Monday, January 28, 2013

"It's not in their DNA - it's a footnote"

Wow. There's some surprising stuff in this Peter Boettke interview. This one is speaking of questions of rent-seeking and the economic analysis of policy for Stiglitz and Krugman. I'm shocked he could say that.

If he actually thinks this of people it's no wonder he's frustrated. It's entirely baseless, IMO - but it explains a lot about where he's coming from.

Earlier he said that "we" - mainline economists - think about economics 24/7 and that "mainstream" economists think about it 9-5 - they don't have it in their blood, and that's an important difference. This was a point he said David Friedman made once and that Pete and Russ both agreed with strongly*.

I had always thought the big problem with Boettke's definition and criticism of the "mainstream" was an analytical problem. But it seems to be a lot more tribal/us-vs.-them/identifying "the other" than I had ever thought before.

The funny thing is, I nod my head at almost all of what Peter says constitutes "good economics" (less of what he says constitutes "bad economics", but still a great deal). But the way he sees other economists is very surprising to me listening to this.

* - Ironically this came up in a converation with Kate this weekend - that I think about economics all the time - 24/7. She said that's why she wanted to make sure I followed through and got a PhD and didn't just make do without going through that.


  1. My suggestion is that you start up your own podcast where interview economists, etc. and that you make your own rap videos.

  2. Anyway, let's just get this out there; everyone makes silly claims about groups that they aren't a part of. I see dumb statements about libertarians all the time; equally so I see libertarians make dumb statements about liberals and conservatives (since I used to be a liberal I am more attuned to the former than the latter though).

    With that in mind this is a very good reason not be anti this or that, but pro whatever you believe in. In other words, discuss what you think is right in the context of why you think it is right not in the context why you think other people are wrong. While that may not be always possible (sometimes you've got to politely say x policy is wrong for y reason), it can be the way my which most arguments can be made.

    And yes, the whole 24/7 thing struck me as super strange when I heard it while making breakfast this morning.

    1. Yep!

      You have been saying far too many sensible things I can agree with today. What gives?

      I think people have a natural tendency to want to disagree with people. (God knows I do!). That dynamic can lead to fruitful back-and-forths. What I find more frustrating is when it leads to people not taking "yes" for an answer - when they generate imaginary disagreements or differences. That does not seem constructive to me.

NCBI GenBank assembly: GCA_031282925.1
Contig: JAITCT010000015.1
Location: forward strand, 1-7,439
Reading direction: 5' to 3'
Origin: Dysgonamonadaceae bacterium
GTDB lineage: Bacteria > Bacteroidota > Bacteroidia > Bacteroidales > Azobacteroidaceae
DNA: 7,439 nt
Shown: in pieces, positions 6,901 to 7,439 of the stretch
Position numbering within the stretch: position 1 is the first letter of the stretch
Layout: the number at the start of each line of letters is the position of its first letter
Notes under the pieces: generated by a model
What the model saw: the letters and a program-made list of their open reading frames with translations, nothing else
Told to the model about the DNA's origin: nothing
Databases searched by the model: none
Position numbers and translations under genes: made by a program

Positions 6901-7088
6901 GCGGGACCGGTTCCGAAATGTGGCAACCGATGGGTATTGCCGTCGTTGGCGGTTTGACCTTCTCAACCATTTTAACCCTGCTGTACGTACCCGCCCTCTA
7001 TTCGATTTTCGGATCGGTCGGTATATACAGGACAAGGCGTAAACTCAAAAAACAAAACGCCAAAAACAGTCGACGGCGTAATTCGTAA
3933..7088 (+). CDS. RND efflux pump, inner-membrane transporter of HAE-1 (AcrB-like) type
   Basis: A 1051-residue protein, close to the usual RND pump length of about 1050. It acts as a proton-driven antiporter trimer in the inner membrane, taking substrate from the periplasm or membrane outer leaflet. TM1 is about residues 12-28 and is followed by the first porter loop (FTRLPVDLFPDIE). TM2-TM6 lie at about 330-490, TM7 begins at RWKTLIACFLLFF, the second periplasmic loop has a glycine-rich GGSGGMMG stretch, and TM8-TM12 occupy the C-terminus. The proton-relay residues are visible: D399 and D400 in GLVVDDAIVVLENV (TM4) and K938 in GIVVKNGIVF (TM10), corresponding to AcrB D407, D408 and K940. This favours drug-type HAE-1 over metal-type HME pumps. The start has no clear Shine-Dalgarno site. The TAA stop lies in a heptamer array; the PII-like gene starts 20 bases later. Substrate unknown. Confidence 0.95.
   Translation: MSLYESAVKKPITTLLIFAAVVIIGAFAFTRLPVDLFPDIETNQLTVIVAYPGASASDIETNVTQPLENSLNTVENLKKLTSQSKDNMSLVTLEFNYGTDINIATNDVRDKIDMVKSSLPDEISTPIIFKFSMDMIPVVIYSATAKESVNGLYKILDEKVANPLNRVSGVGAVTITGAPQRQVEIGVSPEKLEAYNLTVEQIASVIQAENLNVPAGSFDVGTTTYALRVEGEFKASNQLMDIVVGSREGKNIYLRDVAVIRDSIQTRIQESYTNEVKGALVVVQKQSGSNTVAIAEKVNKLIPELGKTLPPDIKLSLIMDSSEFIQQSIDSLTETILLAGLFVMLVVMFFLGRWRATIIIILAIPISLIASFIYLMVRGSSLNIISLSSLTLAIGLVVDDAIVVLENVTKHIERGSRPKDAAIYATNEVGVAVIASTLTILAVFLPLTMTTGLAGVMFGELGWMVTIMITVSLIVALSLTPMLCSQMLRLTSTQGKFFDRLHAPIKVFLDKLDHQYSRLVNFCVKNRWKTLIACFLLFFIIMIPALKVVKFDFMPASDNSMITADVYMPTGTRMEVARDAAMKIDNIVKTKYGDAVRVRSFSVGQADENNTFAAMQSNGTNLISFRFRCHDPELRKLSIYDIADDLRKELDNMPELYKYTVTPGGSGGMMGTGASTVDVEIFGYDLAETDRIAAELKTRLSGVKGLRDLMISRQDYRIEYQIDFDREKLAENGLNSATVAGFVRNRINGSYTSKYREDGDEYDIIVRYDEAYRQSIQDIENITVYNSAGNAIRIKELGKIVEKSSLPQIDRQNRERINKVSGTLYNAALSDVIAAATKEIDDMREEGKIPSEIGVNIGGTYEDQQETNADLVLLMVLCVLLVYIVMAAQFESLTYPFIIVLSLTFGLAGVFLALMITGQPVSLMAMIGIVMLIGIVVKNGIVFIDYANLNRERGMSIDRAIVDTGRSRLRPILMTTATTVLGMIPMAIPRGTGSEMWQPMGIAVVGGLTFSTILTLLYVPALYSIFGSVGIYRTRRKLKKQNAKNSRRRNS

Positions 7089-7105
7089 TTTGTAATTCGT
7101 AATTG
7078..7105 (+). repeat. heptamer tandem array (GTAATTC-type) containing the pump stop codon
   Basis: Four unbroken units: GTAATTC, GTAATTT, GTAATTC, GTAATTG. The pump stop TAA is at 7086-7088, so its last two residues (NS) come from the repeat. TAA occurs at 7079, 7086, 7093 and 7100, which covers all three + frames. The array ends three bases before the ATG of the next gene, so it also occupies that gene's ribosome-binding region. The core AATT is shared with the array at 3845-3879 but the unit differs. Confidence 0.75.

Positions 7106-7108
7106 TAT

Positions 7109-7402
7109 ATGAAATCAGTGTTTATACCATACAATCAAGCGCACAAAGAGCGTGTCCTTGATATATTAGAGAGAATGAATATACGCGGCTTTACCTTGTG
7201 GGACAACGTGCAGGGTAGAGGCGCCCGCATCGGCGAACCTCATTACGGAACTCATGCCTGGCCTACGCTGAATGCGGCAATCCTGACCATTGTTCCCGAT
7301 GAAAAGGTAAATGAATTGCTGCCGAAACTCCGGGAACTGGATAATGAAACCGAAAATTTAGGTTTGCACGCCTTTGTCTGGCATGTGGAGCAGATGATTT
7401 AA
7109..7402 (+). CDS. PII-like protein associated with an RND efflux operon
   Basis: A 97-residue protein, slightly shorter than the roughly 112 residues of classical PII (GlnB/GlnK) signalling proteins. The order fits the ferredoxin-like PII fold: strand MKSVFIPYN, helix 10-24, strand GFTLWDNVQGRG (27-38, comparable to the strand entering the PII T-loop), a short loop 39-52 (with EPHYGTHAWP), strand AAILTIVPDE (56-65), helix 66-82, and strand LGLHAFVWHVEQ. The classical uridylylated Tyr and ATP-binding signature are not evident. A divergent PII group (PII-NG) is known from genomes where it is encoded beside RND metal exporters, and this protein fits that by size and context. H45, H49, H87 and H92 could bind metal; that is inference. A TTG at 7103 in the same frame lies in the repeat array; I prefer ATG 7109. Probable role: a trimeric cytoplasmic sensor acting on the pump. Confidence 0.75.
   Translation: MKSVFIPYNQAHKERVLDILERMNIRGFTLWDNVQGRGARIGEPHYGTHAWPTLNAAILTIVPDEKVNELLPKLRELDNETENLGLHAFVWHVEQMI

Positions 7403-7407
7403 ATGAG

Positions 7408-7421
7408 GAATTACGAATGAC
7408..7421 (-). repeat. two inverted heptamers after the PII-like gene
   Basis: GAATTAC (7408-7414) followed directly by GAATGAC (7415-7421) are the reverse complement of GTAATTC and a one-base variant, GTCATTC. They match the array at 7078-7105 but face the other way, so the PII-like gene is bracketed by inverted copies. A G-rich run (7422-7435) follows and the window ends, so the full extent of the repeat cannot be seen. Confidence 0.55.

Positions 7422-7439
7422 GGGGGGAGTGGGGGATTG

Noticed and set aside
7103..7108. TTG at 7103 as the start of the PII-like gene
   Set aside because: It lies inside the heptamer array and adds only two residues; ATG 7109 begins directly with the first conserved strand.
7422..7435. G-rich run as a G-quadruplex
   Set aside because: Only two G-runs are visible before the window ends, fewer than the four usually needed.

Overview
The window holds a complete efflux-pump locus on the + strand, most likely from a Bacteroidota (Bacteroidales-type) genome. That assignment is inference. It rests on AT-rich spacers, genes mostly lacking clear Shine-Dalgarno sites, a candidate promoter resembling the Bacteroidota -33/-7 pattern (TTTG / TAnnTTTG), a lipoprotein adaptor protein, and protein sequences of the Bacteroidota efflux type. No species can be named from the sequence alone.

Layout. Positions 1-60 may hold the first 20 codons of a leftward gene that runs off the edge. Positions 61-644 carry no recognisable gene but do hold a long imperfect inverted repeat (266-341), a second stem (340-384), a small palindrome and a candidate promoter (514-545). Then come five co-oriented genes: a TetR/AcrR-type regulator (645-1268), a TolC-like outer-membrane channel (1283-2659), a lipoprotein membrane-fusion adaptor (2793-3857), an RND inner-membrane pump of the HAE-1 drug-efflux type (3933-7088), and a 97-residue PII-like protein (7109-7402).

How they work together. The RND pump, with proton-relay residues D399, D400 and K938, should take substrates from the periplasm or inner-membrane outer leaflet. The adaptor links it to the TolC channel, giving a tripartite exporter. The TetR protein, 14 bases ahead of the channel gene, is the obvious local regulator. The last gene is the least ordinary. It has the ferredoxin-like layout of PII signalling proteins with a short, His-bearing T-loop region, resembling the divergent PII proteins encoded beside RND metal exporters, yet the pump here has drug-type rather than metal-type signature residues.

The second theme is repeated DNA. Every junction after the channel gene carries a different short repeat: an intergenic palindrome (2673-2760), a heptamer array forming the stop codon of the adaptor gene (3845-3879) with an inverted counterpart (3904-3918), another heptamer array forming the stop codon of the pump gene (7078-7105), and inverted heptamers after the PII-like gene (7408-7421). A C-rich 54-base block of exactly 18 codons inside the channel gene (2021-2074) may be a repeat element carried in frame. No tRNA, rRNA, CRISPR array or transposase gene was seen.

2. Well, I run into the same problems with a certain class of atheists; they tend to be more anti-theist than anything and that sort of negativity is kind of ugly after a while and I think is counter-productive ultimately (and is the source of the "angry atheist" idea that turns so many people off atheism generally). If mostly what you're into is talking about how bad "those people" are then I think there is a problem with how you're going about what you're doing.

      I am generally quite sensible.

  3. Stiglitz blames the circulation of "right-wing" ideas, including economic theory, almost entirely on rent-seeking and political bias in The Price of Inequality.

    1. You've blogged on this, right?

      I've got a backlog of your posts I wanted to share no here including I think some things you've said on Stiglitz. The problem is they're always so meaty I put them on my "to do" list. I tackle my own meaty thoughts and then feel like I only have time to snipe at everyone else :)

      I'll try to go back and look and share. Thanks for bringing The Price of Inequality into this.

    2. Here is my review of the book. The last part of it deals with how he treats rival ideas, although I had to cut it short because the review was already becoming too long. But, that kind of language is sprinkled throughout the book, and it was one my main turn offs. He was essentially telling his readers to discredit "right wing" ideas and consider his as the only correct ones, which I think is a disservice to the reader and contradictory to what a science attempts to provide.

      And yea, I have that same problem too. I spend a lot of time on my thoughts, and then I find myself strapped for time when I want to read other people's stuff. I can't get to as many blogs as I'd like to, and it's hard to read the news if it involves something more than reading the first few paragraphs and then skimming the rest. At one point I wanted to post shorter posts that are more to the point, but then it happened that it made me sound more unsophisticated. It's not the shortness of the posts per sé, but probably that I don't understand the material well enough to communicate it clearly and concisely.

  4. Again, as stated in previous comments of mine, I would like to refer people to reading this paper that was published in the International Journal of Applied Economics and Econometrics, regarding Smithian economics and Keynesianism...


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